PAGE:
The idea is to retain as much moisture as possible and regulate soil temperature, which is essential for shade plants, as they often prefer moist soil conditions.

3. Regular Watering

Gardener watering plants in garden

Shade plants have more shallow roots than sun-loving plants, and, as such, they require frequent watering compared to other plants in the full sun.

You have to monitor the moisture level of the sun around them and ensure they get enough water so they don’t wilt or get sunburned.

4. Implement Shade Structures

Consider incorporating permanent shade structures into your garden layout.

You can set up canopies, shade cloths, or use trellises with climbing plants to create shade while beautifying your garden space.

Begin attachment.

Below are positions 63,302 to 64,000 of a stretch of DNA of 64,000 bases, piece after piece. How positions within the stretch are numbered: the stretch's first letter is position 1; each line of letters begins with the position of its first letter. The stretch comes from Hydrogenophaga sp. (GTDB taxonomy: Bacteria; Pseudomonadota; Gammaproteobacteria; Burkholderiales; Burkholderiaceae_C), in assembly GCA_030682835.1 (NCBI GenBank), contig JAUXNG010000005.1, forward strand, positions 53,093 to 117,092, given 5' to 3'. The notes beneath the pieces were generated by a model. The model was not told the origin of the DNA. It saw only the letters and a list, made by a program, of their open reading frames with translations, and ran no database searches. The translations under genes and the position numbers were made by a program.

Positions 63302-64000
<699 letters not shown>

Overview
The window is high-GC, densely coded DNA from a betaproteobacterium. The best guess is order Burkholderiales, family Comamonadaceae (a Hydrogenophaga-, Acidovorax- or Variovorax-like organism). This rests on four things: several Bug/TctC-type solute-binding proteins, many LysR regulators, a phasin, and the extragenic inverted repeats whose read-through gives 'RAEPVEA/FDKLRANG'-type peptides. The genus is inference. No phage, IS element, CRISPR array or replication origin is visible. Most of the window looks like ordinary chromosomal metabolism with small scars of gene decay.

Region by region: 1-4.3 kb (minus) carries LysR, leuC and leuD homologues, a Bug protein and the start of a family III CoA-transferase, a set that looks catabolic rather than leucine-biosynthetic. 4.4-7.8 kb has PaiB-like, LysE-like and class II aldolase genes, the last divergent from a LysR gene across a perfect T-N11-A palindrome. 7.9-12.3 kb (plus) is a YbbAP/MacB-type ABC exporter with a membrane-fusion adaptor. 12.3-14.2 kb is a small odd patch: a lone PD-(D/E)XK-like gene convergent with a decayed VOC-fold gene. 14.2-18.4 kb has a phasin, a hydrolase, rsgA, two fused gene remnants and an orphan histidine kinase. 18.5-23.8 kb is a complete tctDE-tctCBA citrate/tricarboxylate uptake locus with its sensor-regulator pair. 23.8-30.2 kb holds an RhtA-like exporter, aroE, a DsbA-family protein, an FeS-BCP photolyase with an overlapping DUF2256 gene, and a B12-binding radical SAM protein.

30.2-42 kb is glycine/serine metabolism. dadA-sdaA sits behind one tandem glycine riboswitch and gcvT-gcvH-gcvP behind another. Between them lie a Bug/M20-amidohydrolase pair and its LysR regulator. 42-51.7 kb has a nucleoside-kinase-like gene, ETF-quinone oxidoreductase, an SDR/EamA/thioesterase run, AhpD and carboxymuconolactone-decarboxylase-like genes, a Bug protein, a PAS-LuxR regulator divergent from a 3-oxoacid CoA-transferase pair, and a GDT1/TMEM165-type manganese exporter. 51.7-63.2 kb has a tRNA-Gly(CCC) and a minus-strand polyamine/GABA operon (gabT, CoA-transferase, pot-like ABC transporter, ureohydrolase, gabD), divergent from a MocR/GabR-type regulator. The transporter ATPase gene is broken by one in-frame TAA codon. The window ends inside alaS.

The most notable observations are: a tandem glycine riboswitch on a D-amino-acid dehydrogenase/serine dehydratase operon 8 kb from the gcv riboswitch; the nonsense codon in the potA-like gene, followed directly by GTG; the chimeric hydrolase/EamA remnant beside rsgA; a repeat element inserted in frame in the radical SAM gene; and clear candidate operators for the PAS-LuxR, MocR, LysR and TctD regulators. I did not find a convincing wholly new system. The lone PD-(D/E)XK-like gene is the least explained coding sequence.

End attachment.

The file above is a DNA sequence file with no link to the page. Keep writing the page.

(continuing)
5. Provide Ventilation

Protecting a young hydrangea flower from the sun with a cloth

It’s easy to get carried away with blocking sunlight that one forgets that stale or stagnant air under the shade can also be harmful to the plants.

To prevent this, ensure the shade is well positioned far above the plants for optimal air circulation. Also, ensure that you avoid overcrowding the plans.

Final Thoughts

Protecting shade-loving plants from excessive sunlight is essential for their well-being.

With the variety of shade covers available, it’s easier than ever to protect them and provide a suitable environment for them to thrive.

Whether you opt for the traditional shade cloth or other innovative options like trellises or canopies, the key is providing the right degree of shade while promoting airflow and watering practices.

By implementing the practices covered in this article, you can ensure that your shade-loving plants thrive in their protected space.

Remember to consider the needs of your plants and adjust the measure you take accordingly. 

Happy gardening!